A Foucauldian Examination of Patient Subjectivity: A Case Study of Patients with Advanced Cancer Receiving Further Medical Treatment

2.50
Hdl Handle:
http://hdl.handle.net/10755/308283
Category:
Abstract
Type:
Presentation
Title:
A Foucauldian Examination of Patient Subjectivity: A Case Study of Patients with Advanced Cancer Receiving Further Medical Treatment
Author(s):
Mohammed, Shan
Lead Author STTI Affiliation:
N/A
Author Details:
Shan Mohammed, RN, MN, shan.mohammed@utoronto.ca
Abstract:

Poster presented on: Saturday, November 16, 2013, Sunday, November 17, 2013

Background

Although life-threatening cancer cannot be cured, some patients with advanced disease still actively seek potentially life-extending treatment (e.g. clinical drug trials). Positioning individuals as passive recipients of care, previous studies have focused on the inability of patients to adequately understand their prognosis. Few studies have examined the broader social and clinical implications of this current phenomenon.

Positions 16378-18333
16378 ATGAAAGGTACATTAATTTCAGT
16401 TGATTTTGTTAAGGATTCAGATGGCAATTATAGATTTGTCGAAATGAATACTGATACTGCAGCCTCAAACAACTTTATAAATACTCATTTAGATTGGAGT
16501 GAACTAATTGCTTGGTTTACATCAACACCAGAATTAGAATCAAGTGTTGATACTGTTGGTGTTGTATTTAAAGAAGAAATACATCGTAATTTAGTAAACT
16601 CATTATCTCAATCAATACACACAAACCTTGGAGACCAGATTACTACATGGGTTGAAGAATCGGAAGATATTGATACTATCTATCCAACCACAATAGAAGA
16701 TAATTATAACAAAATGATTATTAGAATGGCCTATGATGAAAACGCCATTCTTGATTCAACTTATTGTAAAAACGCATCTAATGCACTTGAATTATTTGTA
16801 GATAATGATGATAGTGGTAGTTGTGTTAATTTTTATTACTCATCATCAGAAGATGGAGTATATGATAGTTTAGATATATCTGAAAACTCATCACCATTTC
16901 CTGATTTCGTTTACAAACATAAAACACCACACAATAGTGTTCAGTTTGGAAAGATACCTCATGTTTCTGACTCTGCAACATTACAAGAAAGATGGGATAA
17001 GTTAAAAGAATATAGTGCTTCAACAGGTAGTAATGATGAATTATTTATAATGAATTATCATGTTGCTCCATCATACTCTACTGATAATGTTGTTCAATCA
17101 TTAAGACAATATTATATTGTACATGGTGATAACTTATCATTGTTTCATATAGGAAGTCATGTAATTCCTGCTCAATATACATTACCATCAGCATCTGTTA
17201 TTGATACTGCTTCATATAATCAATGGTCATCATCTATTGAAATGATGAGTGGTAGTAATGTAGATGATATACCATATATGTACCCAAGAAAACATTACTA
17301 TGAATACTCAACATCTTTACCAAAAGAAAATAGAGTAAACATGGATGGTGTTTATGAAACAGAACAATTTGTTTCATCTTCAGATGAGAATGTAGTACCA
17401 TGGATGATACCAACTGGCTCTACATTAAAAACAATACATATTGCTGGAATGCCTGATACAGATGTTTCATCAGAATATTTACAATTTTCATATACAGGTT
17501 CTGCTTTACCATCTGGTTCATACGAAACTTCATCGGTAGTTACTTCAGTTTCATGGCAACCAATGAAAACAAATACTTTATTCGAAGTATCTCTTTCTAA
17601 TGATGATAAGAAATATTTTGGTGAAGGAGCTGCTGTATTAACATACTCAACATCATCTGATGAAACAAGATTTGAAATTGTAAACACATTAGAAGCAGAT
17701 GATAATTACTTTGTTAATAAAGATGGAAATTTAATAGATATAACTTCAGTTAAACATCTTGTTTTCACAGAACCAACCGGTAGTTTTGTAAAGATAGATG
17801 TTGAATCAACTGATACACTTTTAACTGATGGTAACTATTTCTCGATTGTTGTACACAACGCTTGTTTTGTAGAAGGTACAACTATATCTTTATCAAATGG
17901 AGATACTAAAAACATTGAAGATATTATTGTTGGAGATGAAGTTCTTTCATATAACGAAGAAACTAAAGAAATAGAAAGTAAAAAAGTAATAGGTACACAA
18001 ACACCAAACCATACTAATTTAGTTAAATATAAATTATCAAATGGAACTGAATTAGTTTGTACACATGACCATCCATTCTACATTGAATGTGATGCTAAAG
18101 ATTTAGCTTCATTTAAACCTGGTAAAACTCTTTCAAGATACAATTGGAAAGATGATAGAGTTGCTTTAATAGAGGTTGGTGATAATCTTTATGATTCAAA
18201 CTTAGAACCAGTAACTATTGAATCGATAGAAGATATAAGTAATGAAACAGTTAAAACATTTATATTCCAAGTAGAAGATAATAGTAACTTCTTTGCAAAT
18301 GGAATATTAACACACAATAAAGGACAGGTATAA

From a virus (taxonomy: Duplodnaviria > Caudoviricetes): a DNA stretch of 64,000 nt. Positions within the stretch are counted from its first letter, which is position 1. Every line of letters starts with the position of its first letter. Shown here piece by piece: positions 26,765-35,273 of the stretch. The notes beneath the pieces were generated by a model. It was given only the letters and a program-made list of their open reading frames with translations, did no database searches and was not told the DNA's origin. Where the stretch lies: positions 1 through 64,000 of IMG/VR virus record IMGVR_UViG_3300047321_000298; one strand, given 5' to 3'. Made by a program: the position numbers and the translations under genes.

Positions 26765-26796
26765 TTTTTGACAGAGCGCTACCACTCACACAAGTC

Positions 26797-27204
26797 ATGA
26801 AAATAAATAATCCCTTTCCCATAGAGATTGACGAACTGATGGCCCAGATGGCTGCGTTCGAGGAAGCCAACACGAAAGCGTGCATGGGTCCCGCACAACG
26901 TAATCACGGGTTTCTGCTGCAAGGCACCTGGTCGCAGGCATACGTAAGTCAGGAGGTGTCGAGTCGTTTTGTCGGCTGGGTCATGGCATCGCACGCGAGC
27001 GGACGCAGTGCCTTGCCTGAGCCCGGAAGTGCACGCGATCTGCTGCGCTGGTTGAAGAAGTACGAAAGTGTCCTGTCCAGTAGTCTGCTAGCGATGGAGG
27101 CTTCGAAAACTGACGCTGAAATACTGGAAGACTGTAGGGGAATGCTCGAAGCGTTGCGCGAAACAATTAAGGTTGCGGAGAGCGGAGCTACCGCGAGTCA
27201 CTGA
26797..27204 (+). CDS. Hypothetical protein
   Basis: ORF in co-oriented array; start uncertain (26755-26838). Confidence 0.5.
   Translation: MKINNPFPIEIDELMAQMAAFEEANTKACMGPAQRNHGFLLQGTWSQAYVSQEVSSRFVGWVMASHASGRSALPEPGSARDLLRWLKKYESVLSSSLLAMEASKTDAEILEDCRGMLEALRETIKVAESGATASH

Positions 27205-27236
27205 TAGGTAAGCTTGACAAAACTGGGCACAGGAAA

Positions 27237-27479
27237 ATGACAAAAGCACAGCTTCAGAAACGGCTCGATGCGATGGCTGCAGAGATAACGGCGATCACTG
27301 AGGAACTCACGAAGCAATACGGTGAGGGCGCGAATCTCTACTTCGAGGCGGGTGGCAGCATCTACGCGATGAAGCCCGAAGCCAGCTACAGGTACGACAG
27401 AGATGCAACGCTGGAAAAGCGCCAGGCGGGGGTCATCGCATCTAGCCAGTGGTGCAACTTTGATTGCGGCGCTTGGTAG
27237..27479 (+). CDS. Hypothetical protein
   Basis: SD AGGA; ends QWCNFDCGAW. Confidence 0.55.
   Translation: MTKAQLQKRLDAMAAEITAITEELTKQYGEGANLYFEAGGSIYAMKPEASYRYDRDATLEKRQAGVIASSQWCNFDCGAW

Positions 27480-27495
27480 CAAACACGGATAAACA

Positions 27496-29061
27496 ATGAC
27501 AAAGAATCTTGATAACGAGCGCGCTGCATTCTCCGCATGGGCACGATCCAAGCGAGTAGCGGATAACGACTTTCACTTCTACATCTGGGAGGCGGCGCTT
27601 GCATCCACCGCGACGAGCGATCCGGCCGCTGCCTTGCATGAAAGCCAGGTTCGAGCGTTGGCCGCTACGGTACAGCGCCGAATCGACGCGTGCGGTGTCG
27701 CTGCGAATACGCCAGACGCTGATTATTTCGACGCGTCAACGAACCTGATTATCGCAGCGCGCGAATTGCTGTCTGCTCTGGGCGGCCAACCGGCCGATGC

Purpose

By using Foucauldian theoretical ideas of discourse (rules of knowledge formation) and subjectivities (the individual as a subject), this study examines the social conditions that cultivate the active search for cancer therapy. The research question is: What are the competing discourses in operation when patients with life-threatening advanced cancer actively seek potentially life-extending medical treatments? The sub-question is: What kinds of subjectivities are constituted by these discourses when patients seek medical treatments?